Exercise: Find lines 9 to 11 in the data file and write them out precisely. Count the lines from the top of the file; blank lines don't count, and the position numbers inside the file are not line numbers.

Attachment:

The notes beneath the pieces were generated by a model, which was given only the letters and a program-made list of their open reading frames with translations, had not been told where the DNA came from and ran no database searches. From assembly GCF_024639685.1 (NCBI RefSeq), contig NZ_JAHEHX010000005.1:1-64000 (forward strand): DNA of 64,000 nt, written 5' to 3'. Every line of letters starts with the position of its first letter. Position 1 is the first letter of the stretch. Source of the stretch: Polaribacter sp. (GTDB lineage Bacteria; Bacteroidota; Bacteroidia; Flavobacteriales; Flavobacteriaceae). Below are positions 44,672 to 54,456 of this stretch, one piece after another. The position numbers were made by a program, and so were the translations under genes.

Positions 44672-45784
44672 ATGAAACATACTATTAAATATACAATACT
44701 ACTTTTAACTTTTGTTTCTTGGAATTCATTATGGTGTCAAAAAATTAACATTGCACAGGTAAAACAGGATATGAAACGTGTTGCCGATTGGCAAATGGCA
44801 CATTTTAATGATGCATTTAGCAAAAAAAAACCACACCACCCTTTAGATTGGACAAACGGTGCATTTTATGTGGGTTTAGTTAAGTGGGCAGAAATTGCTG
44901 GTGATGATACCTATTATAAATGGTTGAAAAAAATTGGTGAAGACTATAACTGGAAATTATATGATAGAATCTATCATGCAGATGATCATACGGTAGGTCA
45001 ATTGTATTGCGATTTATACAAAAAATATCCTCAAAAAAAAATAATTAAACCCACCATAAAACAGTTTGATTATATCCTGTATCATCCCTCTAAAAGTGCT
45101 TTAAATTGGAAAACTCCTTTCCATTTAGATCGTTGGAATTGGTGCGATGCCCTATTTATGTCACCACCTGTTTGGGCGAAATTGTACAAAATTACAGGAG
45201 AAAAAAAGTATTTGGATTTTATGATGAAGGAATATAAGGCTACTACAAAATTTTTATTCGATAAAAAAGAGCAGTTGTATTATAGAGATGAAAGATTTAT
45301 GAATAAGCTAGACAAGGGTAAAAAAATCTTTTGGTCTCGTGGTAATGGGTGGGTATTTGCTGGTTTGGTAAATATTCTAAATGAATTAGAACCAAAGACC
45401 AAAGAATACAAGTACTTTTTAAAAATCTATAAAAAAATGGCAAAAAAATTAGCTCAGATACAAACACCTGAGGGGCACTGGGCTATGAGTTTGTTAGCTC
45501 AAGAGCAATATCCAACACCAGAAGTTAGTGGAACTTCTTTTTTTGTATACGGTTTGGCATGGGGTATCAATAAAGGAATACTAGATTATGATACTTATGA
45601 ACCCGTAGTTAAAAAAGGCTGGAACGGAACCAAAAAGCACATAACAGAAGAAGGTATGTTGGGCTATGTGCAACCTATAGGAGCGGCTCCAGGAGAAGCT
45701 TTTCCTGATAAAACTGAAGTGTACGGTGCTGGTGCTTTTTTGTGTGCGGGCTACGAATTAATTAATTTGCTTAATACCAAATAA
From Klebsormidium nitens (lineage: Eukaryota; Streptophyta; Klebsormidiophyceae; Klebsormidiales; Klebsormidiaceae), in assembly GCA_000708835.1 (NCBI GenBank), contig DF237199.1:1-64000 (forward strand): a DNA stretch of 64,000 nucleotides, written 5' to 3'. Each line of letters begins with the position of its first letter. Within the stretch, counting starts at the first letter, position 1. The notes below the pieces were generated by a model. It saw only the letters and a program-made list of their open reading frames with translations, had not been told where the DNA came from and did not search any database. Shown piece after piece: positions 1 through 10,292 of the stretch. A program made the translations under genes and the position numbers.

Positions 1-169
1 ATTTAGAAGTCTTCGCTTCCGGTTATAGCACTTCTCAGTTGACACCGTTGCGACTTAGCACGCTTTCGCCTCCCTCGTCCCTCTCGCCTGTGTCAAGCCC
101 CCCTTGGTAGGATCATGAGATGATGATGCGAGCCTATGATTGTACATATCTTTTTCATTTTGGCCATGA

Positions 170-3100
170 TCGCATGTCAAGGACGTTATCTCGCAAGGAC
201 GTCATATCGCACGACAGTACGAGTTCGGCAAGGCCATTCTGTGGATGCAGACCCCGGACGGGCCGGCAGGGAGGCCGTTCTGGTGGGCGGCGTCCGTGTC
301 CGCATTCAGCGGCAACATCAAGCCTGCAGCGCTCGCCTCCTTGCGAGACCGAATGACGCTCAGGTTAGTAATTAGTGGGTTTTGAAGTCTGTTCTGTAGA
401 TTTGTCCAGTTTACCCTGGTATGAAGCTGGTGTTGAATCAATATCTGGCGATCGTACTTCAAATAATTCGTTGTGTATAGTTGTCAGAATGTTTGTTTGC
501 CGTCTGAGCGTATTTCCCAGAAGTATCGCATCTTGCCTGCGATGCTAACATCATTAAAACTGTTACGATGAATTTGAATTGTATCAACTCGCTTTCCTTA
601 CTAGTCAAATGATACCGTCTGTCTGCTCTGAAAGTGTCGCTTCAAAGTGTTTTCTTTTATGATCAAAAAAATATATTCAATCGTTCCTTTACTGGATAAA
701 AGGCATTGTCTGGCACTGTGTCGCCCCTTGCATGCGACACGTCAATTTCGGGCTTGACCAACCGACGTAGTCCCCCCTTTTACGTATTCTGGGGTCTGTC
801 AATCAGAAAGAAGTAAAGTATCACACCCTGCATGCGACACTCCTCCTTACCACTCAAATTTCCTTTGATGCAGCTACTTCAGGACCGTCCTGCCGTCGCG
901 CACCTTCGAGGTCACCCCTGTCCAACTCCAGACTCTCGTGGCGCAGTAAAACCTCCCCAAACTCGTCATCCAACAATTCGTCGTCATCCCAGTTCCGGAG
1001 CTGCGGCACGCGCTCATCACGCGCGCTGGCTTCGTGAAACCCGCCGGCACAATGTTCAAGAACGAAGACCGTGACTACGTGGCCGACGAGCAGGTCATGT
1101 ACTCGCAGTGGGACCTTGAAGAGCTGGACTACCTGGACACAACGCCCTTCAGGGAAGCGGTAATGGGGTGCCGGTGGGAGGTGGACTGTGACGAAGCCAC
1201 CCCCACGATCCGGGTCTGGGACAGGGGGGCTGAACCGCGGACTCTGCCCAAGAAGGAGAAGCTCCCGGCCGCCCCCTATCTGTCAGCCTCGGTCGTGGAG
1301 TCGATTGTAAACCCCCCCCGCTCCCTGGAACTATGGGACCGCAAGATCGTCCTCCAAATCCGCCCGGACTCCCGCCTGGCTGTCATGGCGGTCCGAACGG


45201 AAAAAAAGTATTTGGATTTTATGATGAAGGAATATAAGGCTACTACAAAATTTTTATTCGATAAAAAAGAGCAGTTGTATTATAGAGATGAAAGATTTAT
45301 GAATAAGCTAGACAAGGGTAAAAAAATCTTTTGGTCTCGTGGTAATGGGTGGGTATTTGCTGGTTTGGTAAATATTCTAAATGAATTAGAACCAAAGACC
45401 AAAGAATACAAGTACTTTTTAAAAATCTATAAAAAAATGGCAAAAAAATTAGCTCAGATACAAACACCTGAGGGGCACTGGGCTATGAGTTTGTTAGCTC